The National Association of Resident Doctors (NARD) called off its strike on Sunday, one week after it began.
Resident doctors make up a large percentage of doctors in Nigeria’s tertiary hospitals.
The association in a statement made available to PREMIUM TIMES said its National Executive Council resolved to suspend the ongoing strike with effect from Monday by 8 a.m.
It said the decision to suspend the strike was taken in order to give the federal and state governments time to fulfil the outstanding demands following an appeal by the Speaker of the House of Representative, Femi Gbajabiamila, Secretary to the Government of the Federation, Boss Mustapha, chairman of the Nigerian Governors Forum and other stakeholders.
The association, however, said its national officials “shall continue negotiations with stakeholders and progress made shall be reviewed in four weeks during the next National Executive Council meeting in July.”
The association had on Monday embarked on an indefinite strike over unpaid salaries, non-payment of hazard allowance, and a dearth of Personal Protective Equipment (PPE) in hospitals, among several other reasons.
The association said it decided to suspend the strike because some of its demands have been met by the government.
The government had threatened to invoke the ‘no work no pay rule’ rule if the union continued with its strike. However, the union called the bluff of the federal government.
The president of the association, Aliyu Sokomba, said the decision to return to work was made by over 300 members of its association across the country.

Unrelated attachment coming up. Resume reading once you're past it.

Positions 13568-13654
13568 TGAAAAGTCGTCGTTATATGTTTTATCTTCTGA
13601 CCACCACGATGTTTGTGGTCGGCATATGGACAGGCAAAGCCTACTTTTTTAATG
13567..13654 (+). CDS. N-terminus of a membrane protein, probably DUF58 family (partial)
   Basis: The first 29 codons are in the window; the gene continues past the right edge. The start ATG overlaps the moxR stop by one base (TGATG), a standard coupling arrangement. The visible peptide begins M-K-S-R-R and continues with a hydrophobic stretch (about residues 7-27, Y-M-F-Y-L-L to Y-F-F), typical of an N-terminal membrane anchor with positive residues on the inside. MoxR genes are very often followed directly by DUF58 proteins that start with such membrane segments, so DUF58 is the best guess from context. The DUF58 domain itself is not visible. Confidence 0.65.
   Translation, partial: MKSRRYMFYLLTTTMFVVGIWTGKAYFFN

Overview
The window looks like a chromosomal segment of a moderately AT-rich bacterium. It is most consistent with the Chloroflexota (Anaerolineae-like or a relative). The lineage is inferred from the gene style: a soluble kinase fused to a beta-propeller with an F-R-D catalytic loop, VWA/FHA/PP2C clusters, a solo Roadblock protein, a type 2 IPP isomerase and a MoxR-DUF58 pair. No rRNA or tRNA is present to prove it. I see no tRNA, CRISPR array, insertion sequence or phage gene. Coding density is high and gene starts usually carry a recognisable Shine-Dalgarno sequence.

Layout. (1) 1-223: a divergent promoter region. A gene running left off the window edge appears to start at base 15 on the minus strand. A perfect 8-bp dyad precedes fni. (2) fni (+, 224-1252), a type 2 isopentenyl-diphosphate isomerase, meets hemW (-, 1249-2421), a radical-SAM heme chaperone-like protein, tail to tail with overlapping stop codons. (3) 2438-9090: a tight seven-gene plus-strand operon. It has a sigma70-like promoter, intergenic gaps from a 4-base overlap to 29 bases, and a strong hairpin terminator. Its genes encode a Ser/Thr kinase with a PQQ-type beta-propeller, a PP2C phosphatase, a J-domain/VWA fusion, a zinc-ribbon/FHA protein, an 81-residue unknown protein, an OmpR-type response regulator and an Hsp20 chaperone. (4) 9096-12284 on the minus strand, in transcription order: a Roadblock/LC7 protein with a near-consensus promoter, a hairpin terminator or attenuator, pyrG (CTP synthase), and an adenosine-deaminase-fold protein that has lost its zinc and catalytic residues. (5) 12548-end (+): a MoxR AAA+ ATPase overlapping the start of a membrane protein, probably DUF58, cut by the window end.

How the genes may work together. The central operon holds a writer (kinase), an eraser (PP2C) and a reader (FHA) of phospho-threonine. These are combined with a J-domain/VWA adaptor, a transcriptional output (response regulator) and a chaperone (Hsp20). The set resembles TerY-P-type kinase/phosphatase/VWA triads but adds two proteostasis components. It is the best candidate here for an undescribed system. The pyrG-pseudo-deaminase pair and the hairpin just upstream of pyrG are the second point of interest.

Mr Sokomba said the government has provided PPE to some hospitals.
He said the government would need to keep restocking the PPEs as they are consumables and non-reusable.
On the other demands which focused on improving general welfare and protesting dismissals or pay cuts for doctors in two regions, Mr Sokomba said the secretary to the federal government, Boss Mustapha, has promised to intervene.
As part of measures to appease the striking doctors, the federal government on Friday released N 4.5 billion to 31 federal teaching and medical centres across the country which covers hazard and inducement allowances for the doctors for the months of April and May.
Other matters resolved included the reinstatement of disengaged resident doctors at Jos University Teaching Hospital.
He said the Chief Medical Director has been directed to pay their withheld salaries and comply with the provisions of the Medical Residence Training Act.